Lymphocyte activation markers may predict the presence of donor specific alloreactivity in pediatric living related liver transplant recipients.
This is an observational study with the primary objective to measure donor-specific immune responses by pediatric liver transplant (LT) recipients, using cell surface expression of lymphocyte activation markers and cytokine secretion in mixed lymphocyte reactions. The secondary objective was to demonstrate possible mechanism(s) involved in those who demonstrated donor-specific hyporesponsiveness. Study participants included 17 recipients, their respective parental donors, the non-donor parent, as well as unrelated third party individuals. Within the CD4(+) population, two distinct patterns of CD69 and CD71 expressions were observed: recipients who had a lower percentage of CD4(+)CD69(+) and CD4(+)CD71(+) cells after donor versus non-donor stimulation (therefore a donor/non-donor ratio <1); and recipients who had a higher percentage of CD4(+)CD69(+) and CD4(+)CD71(+) cells after donor versus non-donor stimulation (therefore a donor/non-donor ratio ≥1). Eight recipients had the above defined ratio of <1, with significantly decreased interferon-γ secretion after donor versus non-donor stimulation. CD4(+)CD25(hi.)CD127- regulatory T cells from these eight recipients suppressed donor and non-donor cell induced proliferation. Suppression of proliferation was partially abrogated by interleukin-2. In conclusion, CD69 and CD71 cell surface expression with interferon-γ secretion can be used to identify two distinct populations in pediatric LT recipients. Both active regulation and anergy underlie donor specific hyporesponsiveness.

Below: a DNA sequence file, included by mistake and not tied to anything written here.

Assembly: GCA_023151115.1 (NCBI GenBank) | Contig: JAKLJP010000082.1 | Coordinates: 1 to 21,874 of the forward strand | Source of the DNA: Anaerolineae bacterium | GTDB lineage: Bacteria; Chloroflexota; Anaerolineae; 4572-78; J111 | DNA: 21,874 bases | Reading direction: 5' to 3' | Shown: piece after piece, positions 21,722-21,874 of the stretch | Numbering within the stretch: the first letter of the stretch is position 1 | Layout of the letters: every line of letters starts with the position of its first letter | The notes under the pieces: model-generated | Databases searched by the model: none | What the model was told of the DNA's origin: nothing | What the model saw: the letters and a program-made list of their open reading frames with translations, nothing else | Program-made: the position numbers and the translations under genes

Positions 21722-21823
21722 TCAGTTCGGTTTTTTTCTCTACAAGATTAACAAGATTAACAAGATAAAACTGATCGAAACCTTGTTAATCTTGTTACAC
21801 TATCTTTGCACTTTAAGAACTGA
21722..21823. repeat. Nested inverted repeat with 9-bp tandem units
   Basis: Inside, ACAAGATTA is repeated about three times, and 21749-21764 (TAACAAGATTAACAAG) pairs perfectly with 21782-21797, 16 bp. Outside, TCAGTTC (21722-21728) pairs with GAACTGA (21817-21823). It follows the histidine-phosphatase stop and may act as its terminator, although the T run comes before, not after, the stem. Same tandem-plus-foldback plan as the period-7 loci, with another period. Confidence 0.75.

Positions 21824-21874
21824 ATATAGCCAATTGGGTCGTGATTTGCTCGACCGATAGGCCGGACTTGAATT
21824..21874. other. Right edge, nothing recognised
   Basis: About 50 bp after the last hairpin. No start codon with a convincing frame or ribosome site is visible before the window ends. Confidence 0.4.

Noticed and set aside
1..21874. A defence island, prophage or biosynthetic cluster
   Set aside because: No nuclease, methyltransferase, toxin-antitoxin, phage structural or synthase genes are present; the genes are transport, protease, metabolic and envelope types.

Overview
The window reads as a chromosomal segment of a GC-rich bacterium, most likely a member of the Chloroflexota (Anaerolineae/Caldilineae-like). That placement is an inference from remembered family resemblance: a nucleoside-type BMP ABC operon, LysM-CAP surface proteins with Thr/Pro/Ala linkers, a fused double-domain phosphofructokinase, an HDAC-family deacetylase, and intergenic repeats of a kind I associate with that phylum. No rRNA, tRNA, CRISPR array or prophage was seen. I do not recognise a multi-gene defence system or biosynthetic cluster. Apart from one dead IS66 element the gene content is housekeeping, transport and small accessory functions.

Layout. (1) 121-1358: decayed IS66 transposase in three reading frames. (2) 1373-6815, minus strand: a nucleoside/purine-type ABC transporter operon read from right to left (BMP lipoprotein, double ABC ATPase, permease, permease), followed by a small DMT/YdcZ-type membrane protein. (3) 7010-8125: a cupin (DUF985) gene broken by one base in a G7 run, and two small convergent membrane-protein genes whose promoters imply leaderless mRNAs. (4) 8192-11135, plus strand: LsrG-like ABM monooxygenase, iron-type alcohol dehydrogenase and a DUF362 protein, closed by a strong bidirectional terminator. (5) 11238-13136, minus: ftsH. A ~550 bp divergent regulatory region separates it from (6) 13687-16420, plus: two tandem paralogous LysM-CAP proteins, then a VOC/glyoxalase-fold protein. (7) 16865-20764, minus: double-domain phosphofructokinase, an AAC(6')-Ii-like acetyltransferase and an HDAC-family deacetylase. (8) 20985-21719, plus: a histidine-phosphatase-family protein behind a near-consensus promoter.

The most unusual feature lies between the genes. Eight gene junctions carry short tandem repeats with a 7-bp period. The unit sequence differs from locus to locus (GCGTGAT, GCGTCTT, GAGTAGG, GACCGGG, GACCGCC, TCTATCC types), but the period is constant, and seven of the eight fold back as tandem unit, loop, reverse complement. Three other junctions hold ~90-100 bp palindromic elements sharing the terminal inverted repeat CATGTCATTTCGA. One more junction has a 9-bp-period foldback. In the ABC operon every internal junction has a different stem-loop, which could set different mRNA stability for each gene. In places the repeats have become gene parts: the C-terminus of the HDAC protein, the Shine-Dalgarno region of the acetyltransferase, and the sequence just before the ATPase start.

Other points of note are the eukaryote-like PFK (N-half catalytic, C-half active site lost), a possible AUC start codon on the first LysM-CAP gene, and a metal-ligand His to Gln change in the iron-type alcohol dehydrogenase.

Ekong, UD; Luo, X; Yu, M; Wang, D; Miller, SD; O'Gorman, MRG
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